Karen Turner PHD | What Is Co-Dependency?
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What Is Co-Dependency?

What Is Co-Dependency?


A Psychological Article by Boomeryearbook.com

Many times, we know there’s something wrong in our lives; we just can’t identify exactly what it is. That’s the way it is with co-dependency. In this psychological article we will discuss the signs and symptoms of co-dependency.

It’s one of those psychological disorders that we hear a lot about but never even consider whether we might be afflicted with it. We don’t know what it is exactly and we don’t care because we’re certain that it’s not something we have to worry about.

It may surprise you to learn that millions of Americans suffer from co-dependency and don’t even know it. It’s actually easy to see how that could happen once you know a little about this. In this psychological article we will see why.

The first and most important reason for this is that co-dependency is a learned behavior that is passed down from one generation to the next. Since you saw this type of behavior on a regular basis in your own home, it doesn’t feel strange to you at all.

In this psychological article, it becomes clear that co-dependent people come from dysfunctional families. This is probably the second most important reason why a person can go for years with this psychological disorder and never realize it.

In a dysfunctional family, the family members have a tough time admitting that there’s anything wrong. They’re in denial. They don’t openly discuss problems or their feelings. They repress everything pretending that there’s nothing wrong.

Many times though, family members will be in such pain that they will turn to alcohol, drugs, sex or other additions in order to make themselves feel better.

This psychological article will present a few symptoms of co-dependency. Ask yourself honestly, if you or any member of your family displays these types of behavior:

1. Difficulty making decisions
2. You become hurt when people don’t recognize your efforts.
3. You feel responsible for everything all the time.
4. You make extreme efforts to hold onto a relationship because you have such a fear of abandonment.
5. You have no boundaries. You will allow anyone to do anything to you without complaining.
6. You feel guilty if you try to assert yourself.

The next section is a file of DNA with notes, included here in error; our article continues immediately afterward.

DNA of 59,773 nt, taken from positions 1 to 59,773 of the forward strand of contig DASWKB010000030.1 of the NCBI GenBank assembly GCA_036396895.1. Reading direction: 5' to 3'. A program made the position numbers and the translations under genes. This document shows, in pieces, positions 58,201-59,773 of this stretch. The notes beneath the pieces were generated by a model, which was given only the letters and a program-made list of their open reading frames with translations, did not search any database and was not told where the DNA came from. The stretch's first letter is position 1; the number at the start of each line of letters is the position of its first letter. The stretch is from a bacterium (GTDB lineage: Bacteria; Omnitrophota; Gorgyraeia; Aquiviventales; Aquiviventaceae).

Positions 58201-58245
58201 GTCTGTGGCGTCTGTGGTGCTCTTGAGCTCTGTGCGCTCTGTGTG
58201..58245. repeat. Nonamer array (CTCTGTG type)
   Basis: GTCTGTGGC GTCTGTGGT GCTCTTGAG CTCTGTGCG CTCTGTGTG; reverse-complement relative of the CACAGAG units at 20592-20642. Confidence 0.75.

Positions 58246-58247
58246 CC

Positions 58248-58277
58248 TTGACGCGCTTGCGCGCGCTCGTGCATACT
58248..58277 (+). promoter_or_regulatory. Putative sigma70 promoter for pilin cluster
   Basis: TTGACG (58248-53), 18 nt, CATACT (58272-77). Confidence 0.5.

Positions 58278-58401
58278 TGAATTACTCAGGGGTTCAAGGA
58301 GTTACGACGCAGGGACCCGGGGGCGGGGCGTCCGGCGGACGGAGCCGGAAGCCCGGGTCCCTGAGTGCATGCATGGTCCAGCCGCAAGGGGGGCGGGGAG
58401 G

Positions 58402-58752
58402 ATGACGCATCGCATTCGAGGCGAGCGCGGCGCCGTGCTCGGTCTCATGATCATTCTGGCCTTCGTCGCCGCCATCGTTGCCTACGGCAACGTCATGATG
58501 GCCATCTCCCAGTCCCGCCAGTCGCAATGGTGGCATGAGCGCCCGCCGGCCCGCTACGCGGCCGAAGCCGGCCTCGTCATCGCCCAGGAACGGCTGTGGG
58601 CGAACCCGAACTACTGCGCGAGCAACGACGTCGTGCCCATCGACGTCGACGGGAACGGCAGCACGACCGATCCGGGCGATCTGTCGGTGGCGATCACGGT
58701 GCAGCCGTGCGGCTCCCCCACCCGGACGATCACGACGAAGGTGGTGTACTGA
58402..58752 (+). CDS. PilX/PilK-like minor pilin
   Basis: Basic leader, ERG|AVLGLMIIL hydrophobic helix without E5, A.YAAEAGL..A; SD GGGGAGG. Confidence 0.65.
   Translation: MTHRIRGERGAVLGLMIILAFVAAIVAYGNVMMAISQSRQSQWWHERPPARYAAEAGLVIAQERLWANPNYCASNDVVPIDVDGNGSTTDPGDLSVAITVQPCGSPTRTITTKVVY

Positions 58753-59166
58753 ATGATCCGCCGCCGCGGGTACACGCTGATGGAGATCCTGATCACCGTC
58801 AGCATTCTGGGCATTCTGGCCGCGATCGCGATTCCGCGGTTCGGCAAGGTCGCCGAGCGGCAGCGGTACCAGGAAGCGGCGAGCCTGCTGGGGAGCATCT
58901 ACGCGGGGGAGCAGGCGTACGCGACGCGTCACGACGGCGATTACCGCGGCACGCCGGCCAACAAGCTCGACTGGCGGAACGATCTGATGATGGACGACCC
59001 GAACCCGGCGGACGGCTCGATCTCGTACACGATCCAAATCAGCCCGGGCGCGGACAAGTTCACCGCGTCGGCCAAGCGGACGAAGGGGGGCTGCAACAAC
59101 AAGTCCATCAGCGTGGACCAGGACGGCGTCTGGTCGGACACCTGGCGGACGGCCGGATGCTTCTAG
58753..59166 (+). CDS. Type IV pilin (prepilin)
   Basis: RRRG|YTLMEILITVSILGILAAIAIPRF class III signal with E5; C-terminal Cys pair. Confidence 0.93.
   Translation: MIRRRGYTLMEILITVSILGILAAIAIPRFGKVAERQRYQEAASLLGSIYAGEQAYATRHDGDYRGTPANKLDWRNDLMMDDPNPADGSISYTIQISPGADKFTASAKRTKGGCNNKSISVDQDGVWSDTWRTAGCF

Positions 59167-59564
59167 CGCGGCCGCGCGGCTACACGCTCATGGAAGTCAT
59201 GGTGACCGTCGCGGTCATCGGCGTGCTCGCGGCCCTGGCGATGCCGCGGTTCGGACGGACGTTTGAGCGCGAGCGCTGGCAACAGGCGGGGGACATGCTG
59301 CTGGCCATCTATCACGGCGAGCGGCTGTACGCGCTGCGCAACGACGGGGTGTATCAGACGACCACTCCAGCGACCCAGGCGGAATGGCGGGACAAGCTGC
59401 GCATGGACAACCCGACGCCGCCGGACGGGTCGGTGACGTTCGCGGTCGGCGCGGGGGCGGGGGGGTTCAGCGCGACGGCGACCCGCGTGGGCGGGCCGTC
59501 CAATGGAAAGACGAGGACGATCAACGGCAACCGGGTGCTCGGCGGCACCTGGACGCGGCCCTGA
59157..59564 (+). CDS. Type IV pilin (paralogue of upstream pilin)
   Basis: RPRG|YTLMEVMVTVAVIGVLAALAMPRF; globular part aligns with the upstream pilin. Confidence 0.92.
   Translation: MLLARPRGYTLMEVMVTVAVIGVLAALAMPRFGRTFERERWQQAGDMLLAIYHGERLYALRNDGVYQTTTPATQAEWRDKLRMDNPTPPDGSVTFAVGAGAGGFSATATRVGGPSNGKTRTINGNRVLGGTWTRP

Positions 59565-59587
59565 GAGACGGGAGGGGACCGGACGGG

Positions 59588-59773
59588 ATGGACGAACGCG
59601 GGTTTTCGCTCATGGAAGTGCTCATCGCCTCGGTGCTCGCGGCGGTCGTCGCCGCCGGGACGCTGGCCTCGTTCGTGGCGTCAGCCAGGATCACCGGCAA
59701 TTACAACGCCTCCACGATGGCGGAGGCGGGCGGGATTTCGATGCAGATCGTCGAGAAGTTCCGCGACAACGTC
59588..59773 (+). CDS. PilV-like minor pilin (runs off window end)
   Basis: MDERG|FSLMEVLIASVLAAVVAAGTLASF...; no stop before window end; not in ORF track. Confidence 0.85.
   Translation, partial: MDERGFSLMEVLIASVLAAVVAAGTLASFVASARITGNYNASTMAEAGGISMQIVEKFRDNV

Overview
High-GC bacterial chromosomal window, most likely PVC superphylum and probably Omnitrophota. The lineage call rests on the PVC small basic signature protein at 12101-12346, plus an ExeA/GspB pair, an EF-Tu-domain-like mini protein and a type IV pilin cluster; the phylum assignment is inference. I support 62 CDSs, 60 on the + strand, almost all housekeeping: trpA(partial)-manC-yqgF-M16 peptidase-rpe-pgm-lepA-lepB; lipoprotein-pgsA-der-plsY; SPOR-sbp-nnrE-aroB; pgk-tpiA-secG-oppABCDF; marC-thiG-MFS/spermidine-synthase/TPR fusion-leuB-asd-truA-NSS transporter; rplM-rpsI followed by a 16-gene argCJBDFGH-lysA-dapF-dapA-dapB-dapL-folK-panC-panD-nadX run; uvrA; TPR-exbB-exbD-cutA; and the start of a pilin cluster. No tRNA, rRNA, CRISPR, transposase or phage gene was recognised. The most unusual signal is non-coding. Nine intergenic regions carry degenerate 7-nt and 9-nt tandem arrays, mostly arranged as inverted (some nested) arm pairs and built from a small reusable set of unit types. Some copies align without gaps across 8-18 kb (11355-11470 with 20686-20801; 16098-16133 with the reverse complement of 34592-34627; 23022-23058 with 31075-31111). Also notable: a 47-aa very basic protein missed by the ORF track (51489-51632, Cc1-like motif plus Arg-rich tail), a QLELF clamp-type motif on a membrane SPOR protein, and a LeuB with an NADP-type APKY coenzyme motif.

7. You have an exaggerated need for the approval of others.
8. You’re angry a lot and may have a problem with lying or dishonesty.
9. You are drawn to people who are in trouble and need to be rescued.
10. You don’t trust anyone and have a problem allowing people to get close to you.

All psychological articles agree that Co-dependency is treatable. There are many great treatment programs out there.

Though there are a large number of self-help books on co-dependency, by its very nature, it’s a disease that you can live in denial about for many years. Therefore, it is highly recommended that you seek profession help. Psychological articles may be helpful but not a cure.

If you suffer from co-dependency then you likely haven’t let your hair down and been real with anyone for many years. All psychological articles agree that you need this type of relationship with a trained professional that you can build trust with.

Co-dependency is a disease where there’s a great deal of guilt and shame, but recognize that this is part of the illness. Refuse to let that stop you from seeking help. Studying psychological articles that confirm this can help move you forward into counseling.

You can be healthy. You can form normal, healthy relationships with people. You know you want to do that. You simply need a little push in the right direction.

This Psychological Article on Co-dependency is part of Boomer Yearbook’s continuing series of suggestions on coaching and how to alleviate elderly problems. We believe knowledge is power. We’d love to hear what you think.

Boomer Yearbook is Psychological Articles for Baby Boomers. Connect with old and new friends, or expand your mind and ward off senior moments and elderly problems with dream analysis and online optical illusions and brain games provided by clinical psychologist Dr. Karen Turner. Join other Baby Boomers to stay informed, receive weekly Newsfeeds, and let your opinions be heard. Baby boomers changed the world. We’re not done yet!

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